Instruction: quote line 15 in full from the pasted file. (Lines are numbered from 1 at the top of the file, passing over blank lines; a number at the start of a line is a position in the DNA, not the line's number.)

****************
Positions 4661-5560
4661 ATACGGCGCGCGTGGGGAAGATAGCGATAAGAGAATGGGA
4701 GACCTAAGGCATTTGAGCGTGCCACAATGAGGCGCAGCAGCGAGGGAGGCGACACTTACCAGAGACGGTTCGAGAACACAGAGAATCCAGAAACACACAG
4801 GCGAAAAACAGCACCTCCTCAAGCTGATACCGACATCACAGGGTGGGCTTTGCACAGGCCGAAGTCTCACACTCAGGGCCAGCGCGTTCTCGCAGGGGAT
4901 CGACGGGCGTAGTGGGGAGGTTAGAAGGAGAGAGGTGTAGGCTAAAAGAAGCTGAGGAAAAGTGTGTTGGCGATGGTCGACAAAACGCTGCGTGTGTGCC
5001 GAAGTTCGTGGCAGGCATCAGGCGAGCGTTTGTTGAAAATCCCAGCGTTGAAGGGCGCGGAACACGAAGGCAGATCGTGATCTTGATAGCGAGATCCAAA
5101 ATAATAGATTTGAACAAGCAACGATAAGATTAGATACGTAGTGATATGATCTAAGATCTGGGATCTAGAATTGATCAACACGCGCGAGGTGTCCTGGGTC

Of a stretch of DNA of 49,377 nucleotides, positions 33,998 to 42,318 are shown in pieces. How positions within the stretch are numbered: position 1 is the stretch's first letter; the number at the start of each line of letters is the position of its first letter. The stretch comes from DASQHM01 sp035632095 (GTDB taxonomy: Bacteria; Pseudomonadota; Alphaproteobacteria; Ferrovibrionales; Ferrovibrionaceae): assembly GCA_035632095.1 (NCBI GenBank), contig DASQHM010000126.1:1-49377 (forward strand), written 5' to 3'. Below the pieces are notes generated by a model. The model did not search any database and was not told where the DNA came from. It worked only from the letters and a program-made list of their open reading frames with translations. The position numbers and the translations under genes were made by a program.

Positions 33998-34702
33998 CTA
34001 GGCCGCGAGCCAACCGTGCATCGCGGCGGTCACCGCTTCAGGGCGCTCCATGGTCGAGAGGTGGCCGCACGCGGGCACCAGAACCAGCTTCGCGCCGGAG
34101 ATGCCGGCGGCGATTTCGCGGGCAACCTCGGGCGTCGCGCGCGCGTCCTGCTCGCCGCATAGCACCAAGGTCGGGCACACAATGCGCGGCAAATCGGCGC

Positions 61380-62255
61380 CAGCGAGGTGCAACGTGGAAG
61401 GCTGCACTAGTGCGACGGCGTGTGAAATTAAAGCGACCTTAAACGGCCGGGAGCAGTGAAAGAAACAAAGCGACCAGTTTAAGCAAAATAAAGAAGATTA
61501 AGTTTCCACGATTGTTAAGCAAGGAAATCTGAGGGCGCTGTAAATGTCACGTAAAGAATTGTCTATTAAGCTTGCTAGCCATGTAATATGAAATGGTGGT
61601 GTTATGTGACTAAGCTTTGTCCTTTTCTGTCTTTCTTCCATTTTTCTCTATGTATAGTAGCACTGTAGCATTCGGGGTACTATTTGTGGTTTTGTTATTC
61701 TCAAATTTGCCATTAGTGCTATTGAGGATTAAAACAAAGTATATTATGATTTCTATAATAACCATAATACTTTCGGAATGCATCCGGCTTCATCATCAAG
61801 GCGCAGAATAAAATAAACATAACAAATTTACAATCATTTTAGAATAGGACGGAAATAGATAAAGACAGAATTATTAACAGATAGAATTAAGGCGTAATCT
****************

61401 GCTGCACTAGTGCGACGGCGTGTGAAATTAAAGCGACCTTAAACGGCCGGGAGCAGTGAAAGAAACAAAGCGACCAGTTTAAGCAAAATAAAGAAGATTA